The resignations at the Environmental Protection Agency The left are leaving; this is a good thing.

From The Wall Street Journal:

EPA Resignation Facts

The rest of the story behind those loud civil-servant protests.

By The Editorial Board | August 7, 2017 6:57 p.m. ET

The media and federal unions are making a cause celebre out of federal scientists who have resigned and then denounced Trump Administration policies on the way out. We’re all for shrinking the government workforce, but the political melodrama could use a few leavening facts.

The latest splash is from Elizabeth Southerland, until recently the director of science and technology in the Environmental Protection Agency’s Office of Water. Ms. Southerland ended a 30-year EPA career last week with an internal memo decrying Donald Trump’s “draconian” budget cuts, and his “industry deregulation.” She said her “civic duty” required that she warn that “our children and grandchildren” face “increased public health and safety risks and a degraded environment.”

This follows the much-publicized April departure of Michael Cox, who quit the EPA in Washington state after 25 years, complaining in a letter to Administrator Scott Pruitt about “indefensible budget cuts” and efforts to “dismantle EPA and its staff as quickly as possible.”

Both EPA employees are of retirement age, and they are right to bow out if they can’t in good faith work for Mr. Pruitt. Their letters nonetheless reveal an entrenched and liberal federal bureaucracy. Though career civil servants who are supposed to serve political appointees of any party, they have clearly become progressive ideological partisans.

So, their resignations in protest are really just retirements, punctuated with a parting shot at the duly-elected President and Senate-confirmed Administrator.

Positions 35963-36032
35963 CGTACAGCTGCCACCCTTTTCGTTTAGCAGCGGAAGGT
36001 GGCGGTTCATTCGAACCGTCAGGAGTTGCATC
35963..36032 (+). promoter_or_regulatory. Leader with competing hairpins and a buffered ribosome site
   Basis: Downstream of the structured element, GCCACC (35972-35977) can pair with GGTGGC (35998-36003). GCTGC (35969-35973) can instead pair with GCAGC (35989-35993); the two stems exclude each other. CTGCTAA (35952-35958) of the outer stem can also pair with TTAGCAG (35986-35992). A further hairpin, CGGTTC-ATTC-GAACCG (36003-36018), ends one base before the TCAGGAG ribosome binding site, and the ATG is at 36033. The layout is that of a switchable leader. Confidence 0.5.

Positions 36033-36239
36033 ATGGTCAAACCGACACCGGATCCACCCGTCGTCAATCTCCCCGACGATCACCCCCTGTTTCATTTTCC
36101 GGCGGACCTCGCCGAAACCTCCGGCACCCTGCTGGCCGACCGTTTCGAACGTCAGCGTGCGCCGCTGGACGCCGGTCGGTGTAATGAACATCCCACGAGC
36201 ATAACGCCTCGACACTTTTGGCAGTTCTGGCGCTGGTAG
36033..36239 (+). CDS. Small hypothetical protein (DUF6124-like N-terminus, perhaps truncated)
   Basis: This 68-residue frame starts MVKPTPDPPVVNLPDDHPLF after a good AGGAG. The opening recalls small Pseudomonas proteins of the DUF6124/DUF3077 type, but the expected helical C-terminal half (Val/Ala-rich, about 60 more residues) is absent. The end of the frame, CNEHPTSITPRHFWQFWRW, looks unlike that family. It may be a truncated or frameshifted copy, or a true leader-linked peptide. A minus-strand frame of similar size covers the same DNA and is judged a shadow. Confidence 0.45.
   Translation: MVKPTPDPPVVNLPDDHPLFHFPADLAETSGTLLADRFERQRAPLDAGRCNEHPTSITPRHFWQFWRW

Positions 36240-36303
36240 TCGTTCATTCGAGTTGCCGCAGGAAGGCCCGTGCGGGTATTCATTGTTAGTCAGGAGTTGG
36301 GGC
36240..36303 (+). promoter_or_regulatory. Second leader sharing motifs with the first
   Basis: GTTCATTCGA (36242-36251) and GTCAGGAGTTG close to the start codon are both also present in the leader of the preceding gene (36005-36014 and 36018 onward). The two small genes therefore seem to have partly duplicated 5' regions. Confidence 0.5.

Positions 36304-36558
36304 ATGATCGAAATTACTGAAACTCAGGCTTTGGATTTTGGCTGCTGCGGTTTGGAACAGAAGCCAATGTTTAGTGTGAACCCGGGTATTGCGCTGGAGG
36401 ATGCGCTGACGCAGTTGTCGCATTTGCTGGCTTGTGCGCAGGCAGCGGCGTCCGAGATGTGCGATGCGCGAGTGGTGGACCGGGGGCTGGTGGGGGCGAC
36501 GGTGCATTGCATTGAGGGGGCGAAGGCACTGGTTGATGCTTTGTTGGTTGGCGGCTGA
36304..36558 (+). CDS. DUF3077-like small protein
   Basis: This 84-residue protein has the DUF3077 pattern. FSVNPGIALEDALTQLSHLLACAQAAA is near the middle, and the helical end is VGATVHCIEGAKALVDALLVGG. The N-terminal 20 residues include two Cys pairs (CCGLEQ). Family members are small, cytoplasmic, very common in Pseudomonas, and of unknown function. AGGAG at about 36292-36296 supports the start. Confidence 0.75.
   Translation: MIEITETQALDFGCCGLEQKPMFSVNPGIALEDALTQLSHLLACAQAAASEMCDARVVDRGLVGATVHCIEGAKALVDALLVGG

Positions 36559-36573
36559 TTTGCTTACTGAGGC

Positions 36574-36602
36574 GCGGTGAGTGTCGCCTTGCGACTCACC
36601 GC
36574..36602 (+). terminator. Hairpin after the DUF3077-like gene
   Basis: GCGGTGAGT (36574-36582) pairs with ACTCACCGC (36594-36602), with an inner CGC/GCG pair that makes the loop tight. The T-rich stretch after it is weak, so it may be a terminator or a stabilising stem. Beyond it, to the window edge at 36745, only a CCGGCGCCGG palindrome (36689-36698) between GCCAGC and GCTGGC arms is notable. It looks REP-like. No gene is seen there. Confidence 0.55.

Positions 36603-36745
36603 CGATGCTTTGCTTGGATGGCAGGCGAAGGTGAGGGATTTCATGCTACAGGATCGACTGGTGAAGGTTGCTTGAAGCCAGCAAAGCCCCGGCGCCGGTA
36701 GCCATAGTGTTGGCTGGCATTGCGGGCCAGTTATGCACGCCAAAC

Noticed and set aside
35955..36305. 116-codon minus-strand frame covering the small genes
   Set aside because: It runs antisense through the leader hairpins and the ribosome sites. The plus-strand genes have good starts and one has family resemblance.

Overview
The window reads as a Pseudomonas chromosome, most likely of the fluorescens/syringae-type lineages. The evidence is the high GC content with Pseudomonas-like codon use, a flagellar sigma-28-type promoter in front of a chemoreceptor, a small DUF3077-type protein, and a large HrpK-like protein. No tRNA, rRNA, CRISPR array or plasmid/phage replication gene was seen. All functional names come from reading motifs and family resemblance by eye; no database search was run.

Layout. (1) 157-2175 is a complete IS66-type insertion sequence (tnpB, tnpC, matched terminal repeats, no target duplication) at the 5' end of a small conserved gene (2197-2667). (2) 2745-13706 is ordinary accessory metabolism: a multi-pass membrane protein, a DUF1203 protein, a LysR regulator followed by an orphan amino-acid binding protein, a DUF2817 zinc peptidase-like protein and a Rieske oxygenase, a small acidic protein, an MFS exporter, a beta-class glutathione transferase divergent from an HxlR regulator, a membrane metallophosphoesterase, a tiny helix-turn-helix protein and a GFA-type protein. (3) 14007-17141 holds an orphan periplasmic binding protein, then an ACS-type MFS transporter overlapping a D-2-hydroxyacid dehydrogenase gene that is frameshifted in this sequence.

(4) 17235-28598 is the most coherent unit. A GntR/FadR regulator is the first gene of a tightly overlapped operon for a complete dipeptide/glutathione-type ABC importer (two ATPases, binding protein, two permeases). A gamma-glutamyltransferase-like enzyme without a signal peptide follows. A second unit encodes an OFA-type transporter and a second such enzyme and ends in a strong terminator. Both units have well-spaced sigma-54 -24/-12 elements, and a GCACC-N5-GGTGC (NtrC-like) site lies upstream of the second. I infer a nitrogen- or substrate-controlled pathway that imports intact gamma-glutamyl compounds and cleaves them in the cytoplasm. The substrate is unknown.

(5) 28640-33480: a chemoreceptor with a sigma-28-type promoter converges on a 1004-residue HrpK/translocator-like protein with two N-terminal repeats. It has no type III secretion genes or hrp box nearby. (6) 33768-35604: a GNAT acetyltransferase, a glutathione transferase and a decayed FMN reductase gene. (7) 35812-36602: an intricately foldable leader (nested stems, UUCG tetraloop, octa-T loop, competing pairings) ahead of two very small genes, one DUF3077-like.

Their exits also explain why so much of the EPA workforce is misrepresenting or missing the point of Mr. Pruitt’s policy changes. Ms. Southerland raps the Administrator’s call to rebalance power between the feds and states, as she claims the EPA “has always followed a cooperative federalism approach.”

Really? During the combined presidencies of George H.W. Bush, Bill Clinton and George W. Bush, the EPA imposed five federal air-quality implementation plans on states. Barack Obama’s EPA imposed 56.

It seems that the left love it when federal supremacy imposes itself on the states, yet somehow, they seem to disagree when federal supremacy tries to impose itself on the states when it comes to enforcing immigration laws.

The Obama EPA also stripped states of their statutory development authority, whether with its pre-emptive veto of Alaska’s Pebble Mine, or its Waters of the United States rule that gave the feds de facto sway over tens of millions of acres of private land. EPA employees embraced these new powers, but they violate the Constitution and hurt the environment.

There’s more at the link, and I’ve already quoted more than I’d like. The article continues to note that while President Trump has proposed a 30% budget cut for the EPA, the Congress is unlikely to cut the appropriation by anywhere close to that amount. That would be a disappointment, and if Congress does appropriate that much more than the President’s request, he should require his Administrator to simply not spend that much money; sequester the funds instead.

Like it or not, Donald Trump is the President of teh United States, and he gets to set policy. The left are trying their utmost to undermine his policies, and we should not allow that to happen.